Dr Bridget Pratt1
1Australian Catholic University, Australia
Community engagement (patient and public involvement) is gaining prominence in health research worldwide. But there remains limited ethical guidance on how to share power with communities in health research priority setting, particularly that which has been informed by the perspectives of those being engaged. This study provides initial evidence about what they think are important ways to share power when setting health research projects’ topics and questions. Twenty-two people with lived experience, engagement practitioners, and members of the public who have been engaged in health research in the United Kingdom and Australia were interviewed. Thematic analysis identified 15 key ways to share power, many of which are relational. This study further demonstrates that tensions exist between certain ways of sharing power in health research priority setting. More research is needed to determine how to navigate those tensions. These findings were subsequently incorporated into the development of an ethical toolkit for designing priority-setting processes that meaningfully include communities. The toolkit is a reflective project planning aid. It consists of 4 worksheets (Worksheet 1- Selecting Partners; Worksheet 2- Deciding to Partner; Worksheet 3- Deciding to Engage with the Wider Community; Worksheet 4- Designing Priority-setting) and a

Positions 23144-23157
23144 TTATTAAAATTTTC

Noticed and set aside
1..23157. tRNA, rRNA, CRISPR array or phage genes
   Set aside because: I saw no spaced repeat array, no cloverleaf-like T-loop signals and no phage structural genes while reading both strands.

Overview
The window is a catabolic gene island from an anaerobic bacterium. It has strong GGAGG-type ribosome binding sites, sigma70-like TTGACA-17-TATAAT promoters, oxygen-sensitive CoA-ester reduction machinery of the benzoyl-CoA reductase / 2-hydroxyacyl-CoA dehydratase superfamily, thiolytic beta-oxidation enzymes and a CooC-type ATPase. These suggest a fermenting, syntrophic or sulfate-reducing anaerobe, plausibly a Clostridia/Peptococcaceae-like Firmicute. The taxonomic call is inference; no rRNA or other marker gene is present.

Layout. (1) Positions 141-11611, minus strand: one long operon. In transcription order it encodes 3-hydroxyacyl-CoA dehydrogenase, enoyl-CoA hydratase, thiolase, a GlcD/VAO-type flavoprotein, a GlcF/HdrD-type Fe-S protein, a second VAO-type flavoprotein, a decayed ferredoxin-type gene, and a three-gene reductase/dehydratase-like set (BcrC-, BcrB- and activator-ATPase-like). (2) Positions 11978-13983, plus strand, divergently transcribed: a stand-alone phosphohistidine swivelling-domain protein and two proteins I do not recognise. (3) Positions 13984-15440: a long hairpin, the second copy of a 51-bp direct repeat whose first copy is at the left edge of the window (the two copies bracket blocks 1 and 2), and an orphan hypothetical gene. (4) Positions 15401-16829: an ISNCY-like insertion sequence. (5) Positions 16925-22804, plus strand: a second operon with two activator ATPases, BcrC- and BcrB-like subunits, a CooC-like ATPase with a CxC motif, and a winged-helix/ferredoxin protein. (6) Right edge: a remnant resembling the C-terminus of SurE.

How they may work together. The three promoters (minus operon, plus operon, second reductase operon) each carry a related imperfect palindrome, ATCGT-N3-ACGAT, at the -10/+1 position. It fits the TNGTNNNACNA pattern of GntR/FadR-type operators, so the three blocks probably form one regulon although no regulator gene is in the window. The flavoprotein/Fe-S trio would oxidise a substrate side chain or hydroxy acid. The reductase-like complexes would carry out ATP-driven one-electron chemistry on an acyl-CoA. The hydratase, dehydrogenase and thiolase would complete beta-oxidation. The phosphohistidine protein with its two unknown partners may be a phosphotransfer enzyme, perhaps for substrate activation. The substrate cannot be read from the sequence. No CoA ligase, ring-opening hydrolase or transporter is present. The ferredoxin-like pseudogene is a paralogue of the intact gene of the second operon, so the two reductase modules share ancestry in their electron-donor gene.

Companion Document detailing how to use them. Reflecting on and discussing the questions in
Worksheets 1 to 4 before priority-setting will help deliver priority-setting processes that share power with communities and projects with research topics and questions that more accurately reflect their healthcare and system needs.
Bridget Pratt is a senior lecturer at the Queensland Bioethics Centre at Australian Catholic University. Her research interests include the ethics of global health research and health systems research, with a focus on social and global justice.